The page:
Time Commitment: LPN to BSN bridge programs can be completed full-time (typically four semesters) or part-time. Through the College Level Examination Program (CLEP) and DSST, LPNs can earn college credit by demonstrating mastery of prerequisite courses or degree requirements.
RN to BSN
Summary: An RN to BSN bridge program allows registered nurses with an associate degree or diploma to apply their prior learning to a BSN. With a BSN, you increase your job opportunities and boost your pay.
Time Commitment: The RN to BSN program takes about two years. Institutions usually accept coursework from an ADN, but nurses can also earn credits for on-the-job training or independent study. To make it easier on working nurses, schools often offer rolling start dates. Online RN to BSN programs are also commonly available.
Summary: A master’s degree in nursing goes under a variety of names, including Master of Science in Nursing (MSN), Master of Nursing (MN) and Master of Science (MS) or Master of Arts (MA) in Nursing. These degrees are intended to prepare you for specialty roles in areas such as:
- Nursing administration
- Family practice
- Mental health
- Critical care
- Pediatric nursing
- Public health
Most schools will require you to hold a BSN and a valid RN license. A master’s degree is required if you wish to become an APRN.
Time Commitment: Full-time programs take approximately two years to earn. However, since most nurses are working while studying, many MSN degrees are completed part-time and online. Coursework will be focused on your particular area of interest and most programs will require you to complete a thesis or capstone project.
Other MSN Programs
Summary: Many universities offer programs that are intended to help speed up the process of gaining an MSN. Some of these include:
- RN to MSN: RNs with an ADN can choose to gain an MSN without earning a bachelor’s degree. This is a good option if you know what you wish to specialize in.
- Direct Entry: This program is intended for students who hold a bachelor’s degree in a separate field. It will help you achieve your RN before launching you into master’s level studies.
- Dual Master’s: One of the most time-intensive programs, a dual master’s combines a nursing degree with a related field (e.g. business, public health or public administration).
- MSN/PhD: Intended for BSN graduates, this dual degree condenses masters and doctoral nursing work into a 5-year program.
Time Commitment: Time commitments will vary according to the program and job responsibilities. For example, a full-time, direct entry MSN program can take three years to complete. An RN to MSN degree might last 3 to 5 years.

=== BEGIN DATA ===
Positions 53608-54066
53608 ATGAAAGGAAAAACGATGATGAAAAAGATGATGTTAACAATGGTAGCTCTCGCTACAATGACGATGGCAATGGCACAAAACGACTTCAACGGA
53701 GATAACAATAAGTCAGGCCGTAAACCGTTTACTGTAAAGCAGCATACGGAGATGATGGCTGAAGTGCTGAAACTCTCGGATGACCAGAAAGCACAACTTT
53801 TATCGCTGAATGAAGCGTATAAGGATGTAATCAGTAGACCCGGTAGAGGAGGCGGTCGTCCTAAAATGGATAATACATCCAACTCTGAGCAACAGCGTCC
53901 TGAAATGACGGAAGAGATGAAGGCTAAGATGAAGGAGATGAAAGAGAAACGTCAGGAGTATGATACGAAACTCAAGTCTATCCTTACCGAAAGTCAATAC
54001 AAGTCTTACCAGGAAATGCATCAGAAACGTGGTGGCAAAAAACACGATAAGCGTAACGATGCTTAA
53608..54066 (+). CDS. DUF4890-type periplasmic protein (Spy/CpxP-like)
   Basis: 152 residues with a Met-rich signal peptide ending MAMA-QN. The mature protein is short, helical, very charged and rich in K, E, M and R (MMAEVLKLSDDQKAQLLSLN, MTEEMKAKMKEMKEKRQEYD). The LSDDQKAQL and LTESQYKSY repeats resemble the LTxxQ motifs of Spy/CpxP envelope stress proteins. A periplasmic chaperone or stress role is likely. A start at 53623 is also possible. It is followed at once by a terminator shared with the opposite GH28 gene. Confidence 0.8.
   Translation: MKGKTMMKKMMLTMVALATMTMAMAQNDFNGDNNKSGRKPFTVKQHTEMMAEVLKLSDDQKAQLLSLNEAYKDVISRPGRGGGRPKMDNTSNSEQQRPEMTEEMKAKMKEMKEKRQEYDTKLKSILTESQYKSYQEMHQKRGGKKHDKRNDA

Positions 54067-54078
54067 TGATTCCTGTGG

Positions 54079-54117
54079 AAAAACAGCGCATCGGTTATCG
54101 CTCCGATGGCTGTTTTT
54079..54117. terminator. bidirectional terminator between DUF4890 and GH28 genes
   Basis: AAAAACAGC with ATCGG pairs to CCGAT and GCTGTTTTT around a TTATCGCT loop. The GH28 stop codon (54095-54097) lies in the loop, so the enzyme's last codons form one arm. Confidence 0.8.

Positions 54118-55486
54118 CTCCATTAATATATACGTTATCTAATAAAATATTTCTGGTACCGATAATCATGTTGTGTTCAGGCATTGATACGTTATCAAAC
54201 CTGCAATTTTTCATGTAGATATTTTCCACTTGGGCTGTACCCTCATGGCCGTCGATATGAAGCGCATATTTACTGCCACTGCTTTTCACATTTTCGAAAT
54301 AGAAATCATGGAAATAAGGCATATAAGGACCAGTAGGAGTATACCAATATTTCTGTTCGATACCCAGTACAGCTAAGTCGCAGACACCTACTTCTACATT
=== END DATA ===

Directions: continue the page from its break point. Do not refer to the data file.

Fortunately, universities try to make it easy for working professionals. Like RN to BSN programs, RN to MSN courses are often offered online and on a rolling basis.
Summary: A doctoral degree in nursing is the highest academic qualification you can achieve. It will train you for a career in nursing research, health administration (e.g. executive positions), public policy, university teaching or high-level APRN jobs (e.g. nurse practitioner).
Examples of nursing doctoral degrees include:
- Doctor of Nursing Education (ND): Advanced practice nurse specialist skills (phased out in favor of the DNP)
- Doctor of Nursing Practice (DNP): Clinical, practice-oriented leadership development (especially relevant to nurse practitioners)
- Doctor of Nursing Science (DNS): Science research, leadership development and skills applicable to the health care system (phased out in favor of the PhD)
- Doctor of Philosophy (PhD): Theoretical foundations of nursing practice and health care delivery
Time Commitment: Doctoral degrees demand a great deal of clinical work and research. However, an ND or DNP will take less time to complete than a DNS or a PhD. Here are some general guidelines for full-time study:
- ND: 3-5 years
- DNP: 3-4 years
- DNS: 5 years
- PhD: 4-5 years
State Board of Nursing (BON) Approval
Every state has a board of nursing. This board sets standards and approves schools that train nurses for the NCLEX examinations (e.g. PN, RN). If a program isn’t state-approved, you will be unable to sit the exams or obtain licensure. Your first step in looking at schools is to make sure your program is accredited by the state.
ACEN & CCNE Accreditations
The Department of Education has sanctioned two national organizations to accredit nursing education programs. It’s not necessary for your nursing program/school to have these accreditations, but it’s a big plus (see Why is ACEN/CCNE Accreditation Important below).
As ACEN puts it, “accreditation recognizes educational institutions or programs that have been found to meet or exceed standards and criteria for educational quality.”
- Accreditation Commission for Education in Nursing (ACEN)
Formerly known as the National League for Nursing Accrediting Commission (NLNAC), ACEN is responsible for accrediting all levels of nursing education programs, including diploma, associate’s, bachelor’s and master’s degrees.
- Commission on Collegiate Nursing Education (CCNE)
CCNE focuses on nursing programs offering bachelor’s, master’s and/or DNP degrees. Like ACEN, it sets a series of nationally recognized standards and evaluates schools with a non-governmental, peer review process.
Specialty Nursing Accreditations
In addition to the “big two”, there are a variety of smaller organizations that accredit programs in specialty areas of nursing. These include:
Why is ACEN/CCNE Accreditation Important?
There are a few reasons why you should strongly consider attending a program accredited by ACEN or CCNE. Going to an accredited school means you will be:
- Eligible for a variety of scholarships, grants, federal/state financial aid and tuition reimbursement programs from employers
- Able to attend an accredited school to pursue a RN to BSN or a master’s degree – this school may not accept a qualification from a non-accredited program
- Prepared to apply for a wide variety of jobs – some hospitals, facilities and branches of the military make ACEN or CCNE a requirement
There are plenty of strong, non-accredited nursing programs out there. However, you’re limiting your future choices when you attend one.
State Board of Nursing vs. ACEN/CCNE
Unsurprisingly, most CCNE or ACEN accredited schools have also received the seal of approval from their state nursing boards. However, it doesn’t always work the other way around. Some state-approved nursing schools have not been recognized by a national accreditation body.
So if you’re interested in going to an accredited graduate school, make sure your undergraduate program is approved by both the state nursing board and ACEN or CCNE (or a specialty nursing organization such as ACME).